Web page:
Intervention by the Permanent Representative of the Argentine Republic, Amb. Martín García Moritán
Excellences, distinguished guests, good afternoon and thank you very much for being here.
Let me begin by thanking the Permanent Mission of Malta to the United Nations for putting together this interest panel in a topic so new and so important for the main theme of this year CSW agree conclusions.
For Argentina, as co-chair of the LGBT Core Group in New York, it is an honor to be able to cosponsors this event and to present our perspective and experience in relation with the legal protection of trans people.
When in 2012, Argentina was the first country to adopt a specific legislation on gender identity, breaking away form a medical perspective and focusing in the self-identification, the whole world spoke about it.
Today, many other countries are moving in the same direction and going even further in the recognition and promotion of rights of Trans people. There is even a pending advisory opinion requested by Costa Rica to the Inter-American Court of Human Rights which will clarify the level of protection that States have to give to trans people according to our regional human right law.
The enactment of the Gender Identity Act has been a fundamental step for the visibility, identity and integration of trans people in our communities, due to its acknowledgment of the right of all trans people to recognize their self-perceived gender identity and to receive a dignified treatment.
The law was ground-breaking as it recognized the right of trans people to be identify in all public documents, including birth certificates and the national I.D. accordingly to their gender identity, without any pre-condition of surgical intervention, hormonal therapies or other psychological or medical treatment.
As a main consequence the law managed to bring a new perspective on the recognition of the rights of trans people out of the medical pathological view, avoiding long judicial procedures and fighting indirectly stigmatization.
I would also like to mention briefly other important laws that were enacted recently in Argentina helping to improve the legal protection of trans people.
The Assisted Reproduction Act of 2013 includes provisions granting comprehensive access to medically assisted reproductive procedures and techniques to all persons of legal age, without any limitation or discrimination based on sexual orientation, gender identity or civil status.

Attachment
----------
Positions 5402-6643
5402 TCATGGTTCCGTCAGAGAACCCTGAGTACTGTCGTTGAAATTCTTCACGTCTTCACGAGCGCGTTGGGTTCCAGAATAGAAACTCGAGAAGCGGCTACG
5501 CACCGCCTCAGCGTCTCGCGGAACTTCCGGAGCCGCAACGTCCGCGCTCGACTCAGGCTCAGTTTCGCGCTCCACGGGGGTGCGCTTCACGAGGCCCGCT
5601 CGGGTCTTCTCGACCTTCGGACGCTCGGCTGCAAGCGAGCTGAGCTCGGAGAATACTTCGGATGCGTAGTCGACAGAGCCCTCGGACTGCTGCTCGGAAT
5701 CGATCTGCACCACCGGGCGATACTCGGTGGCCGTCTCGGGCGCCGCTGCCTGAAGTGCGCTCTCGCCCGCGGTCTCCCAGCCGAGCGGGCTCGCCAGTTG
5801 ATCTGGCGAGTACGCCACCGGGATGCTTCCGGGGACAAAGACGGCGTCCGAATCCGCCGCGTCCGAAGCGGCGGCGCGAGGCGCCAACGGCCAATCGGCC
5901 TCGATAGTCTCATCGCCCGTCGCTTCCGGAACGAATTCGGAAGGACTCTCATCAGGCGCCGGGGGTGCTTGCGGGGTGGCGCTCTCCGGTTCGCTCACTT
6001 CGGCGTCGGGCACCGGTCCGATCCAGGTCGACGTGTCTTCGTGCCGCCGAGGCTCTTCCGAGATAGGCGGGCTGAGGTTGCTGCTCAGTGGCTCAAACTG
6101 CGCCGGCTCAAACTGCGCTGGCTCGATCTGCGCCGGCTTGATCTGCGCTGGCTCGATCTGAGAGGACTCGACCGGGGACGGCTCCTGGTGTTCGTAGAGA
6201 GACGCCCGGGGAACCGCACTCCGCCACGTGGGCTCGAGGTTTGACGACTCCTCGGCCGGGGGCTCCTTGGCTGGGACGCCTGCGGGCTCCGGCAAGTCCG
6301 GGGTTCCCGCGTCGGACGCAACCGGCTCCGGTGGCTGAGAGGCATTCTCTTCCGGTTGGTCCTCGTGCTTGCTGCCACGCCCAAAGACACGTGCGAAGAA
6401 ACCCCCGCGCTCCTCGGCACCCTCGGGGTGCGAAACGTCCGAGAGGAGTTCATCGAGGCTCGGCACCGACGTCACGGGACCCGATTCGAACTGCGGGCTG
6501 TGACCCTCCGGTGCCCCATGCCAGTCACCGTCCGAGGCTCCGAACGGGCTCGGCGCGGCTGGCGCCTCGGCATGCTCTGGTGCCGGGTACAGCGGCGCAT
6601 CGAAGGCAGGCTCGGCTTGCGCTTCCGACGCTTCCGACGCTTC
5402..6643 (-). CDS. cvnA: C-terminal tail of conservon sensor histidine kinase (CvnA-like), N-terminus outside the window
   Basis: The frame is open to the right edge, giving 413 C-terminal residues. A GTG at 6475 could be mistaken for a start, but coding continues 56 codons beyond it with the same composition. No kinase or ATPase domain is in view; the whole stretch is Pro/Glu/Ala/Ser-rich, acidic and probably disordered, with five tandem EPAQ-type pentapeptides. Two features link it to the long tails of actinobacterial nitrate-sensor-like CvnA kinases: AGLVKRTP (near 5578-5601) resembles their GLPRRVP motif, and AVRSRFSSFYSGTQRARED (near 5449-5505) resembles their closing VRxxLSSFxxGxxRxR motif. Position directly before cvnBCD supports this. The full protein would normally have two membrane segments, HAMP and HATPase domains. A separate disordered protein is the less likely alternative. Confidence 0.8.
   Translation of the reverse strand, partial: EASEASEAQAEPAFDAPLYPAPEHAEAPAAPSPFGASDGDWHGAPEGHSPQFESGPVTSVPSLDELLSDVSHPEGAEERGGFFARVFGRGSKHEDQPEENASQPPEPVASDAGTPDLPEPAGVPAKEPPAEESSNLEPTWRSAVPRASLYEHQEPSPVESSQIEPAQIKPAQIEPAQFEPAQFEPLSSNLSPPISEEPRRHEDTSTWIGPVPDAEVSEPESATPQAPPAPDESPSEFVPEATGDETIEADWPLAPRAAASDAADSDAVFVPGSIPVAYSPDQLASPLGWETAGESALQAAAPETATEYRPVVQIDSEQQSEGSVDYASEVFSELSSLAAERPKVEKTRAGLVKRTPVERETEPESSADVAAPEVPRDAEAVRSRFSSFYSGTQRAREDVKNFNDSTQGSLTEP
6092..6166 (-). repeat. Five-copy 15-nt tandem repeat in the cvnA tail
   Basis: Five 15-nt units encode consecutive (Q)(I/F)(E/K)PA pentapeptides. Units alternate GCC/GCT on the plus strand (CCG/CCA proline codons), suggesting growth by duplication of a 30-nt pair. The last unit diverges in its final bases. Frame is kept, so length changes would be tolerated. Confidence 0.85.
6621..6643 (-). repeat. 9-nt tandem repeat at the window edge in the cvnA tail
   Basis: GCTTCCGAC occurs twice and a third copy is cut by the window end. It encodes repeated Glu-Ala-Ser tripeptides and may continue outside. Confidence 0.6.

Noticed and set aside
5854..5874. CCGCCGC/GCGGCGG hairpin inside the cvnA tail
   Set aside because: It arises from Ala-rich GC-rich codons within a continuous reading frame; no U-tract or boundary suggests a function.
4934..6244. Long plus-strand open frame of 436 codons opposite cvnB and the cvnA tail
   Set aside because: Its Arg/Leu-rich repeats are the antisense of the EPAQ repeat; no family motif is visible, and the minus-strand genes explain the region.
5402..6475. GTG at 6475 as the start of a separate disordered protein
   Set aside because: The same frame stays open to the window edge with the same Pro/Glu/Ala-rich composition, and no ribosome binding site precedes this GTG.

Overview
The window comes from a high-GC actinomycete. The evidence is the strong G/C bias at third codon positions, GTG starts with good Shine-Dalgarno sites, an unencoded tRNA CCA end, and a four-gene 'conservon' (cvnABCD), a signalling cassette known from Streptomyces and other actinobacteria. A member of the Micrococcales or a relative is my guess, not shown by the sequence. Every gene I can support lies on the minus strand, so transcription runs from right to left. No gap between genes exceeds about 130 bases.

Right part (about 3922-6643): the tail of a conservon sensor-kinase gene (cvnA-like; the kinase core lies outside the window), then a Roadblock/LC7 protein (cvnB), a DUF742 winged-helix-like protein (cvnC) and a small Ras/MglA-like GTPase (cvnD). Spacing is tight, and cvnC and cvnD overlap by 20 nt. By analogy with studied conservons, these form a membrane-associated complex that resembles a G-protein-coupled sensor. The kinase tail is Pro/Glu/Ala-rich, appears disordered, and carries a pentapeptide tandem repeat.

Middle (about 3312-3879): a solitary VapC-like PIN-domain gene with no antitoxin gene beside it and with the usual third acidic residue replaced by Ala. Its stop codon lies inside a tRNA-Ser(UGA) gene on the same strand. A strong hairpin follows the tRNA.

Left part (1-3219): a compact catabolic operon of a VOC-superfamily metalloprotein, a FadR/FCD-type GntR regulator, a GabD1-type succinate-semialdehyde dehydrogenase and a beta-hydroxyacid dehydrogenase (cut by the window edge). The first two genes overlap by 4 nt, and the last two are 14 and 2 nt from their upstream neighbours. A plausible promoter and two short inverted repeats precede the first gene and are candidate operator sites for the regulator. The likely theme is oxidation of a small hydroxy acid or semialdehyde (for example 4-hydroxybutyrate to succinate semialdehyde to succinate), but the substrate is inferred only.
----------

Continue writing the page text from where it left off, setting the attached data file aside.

The Mental Health Act also specifically states that in under no circumstance a diagnosis in the field of mental health can be made solely on the basis of the sexual choice or identity.
The new Civil and Commercial Code, adopted in 2015, acknowledges the right to gender identity, considering it a "just reason" to change in any public document the name and registered sex without the need to resort to judicial authorization.
Besides, on the chapter related to filiation, it includes the concept of "pro-creational will", granting equal rights of all children regardless of the sexual orientation, gender identity or marital status of the parents.
To conclude, I wanted to mention new legislation being enacted by some local government in Argentina seeking to grant that a percentage of all new jobs in the public sector for trans people.
Those percentages go from one to five percent, depending on the jurisdiction and tend to solve an urgent problem of access to work of trans people and equal opportunities in a society where until recently they were mostly rejected from the formal economy.
The challenges ahead of us for the full legal recognition of the rights of trans, intersex and gender variant people are several and require a lot of creative legal work and strong leadership.
We hope to keep on exchanging views and best practices in this and other international fora in order to be able to keep on moving in the right direction.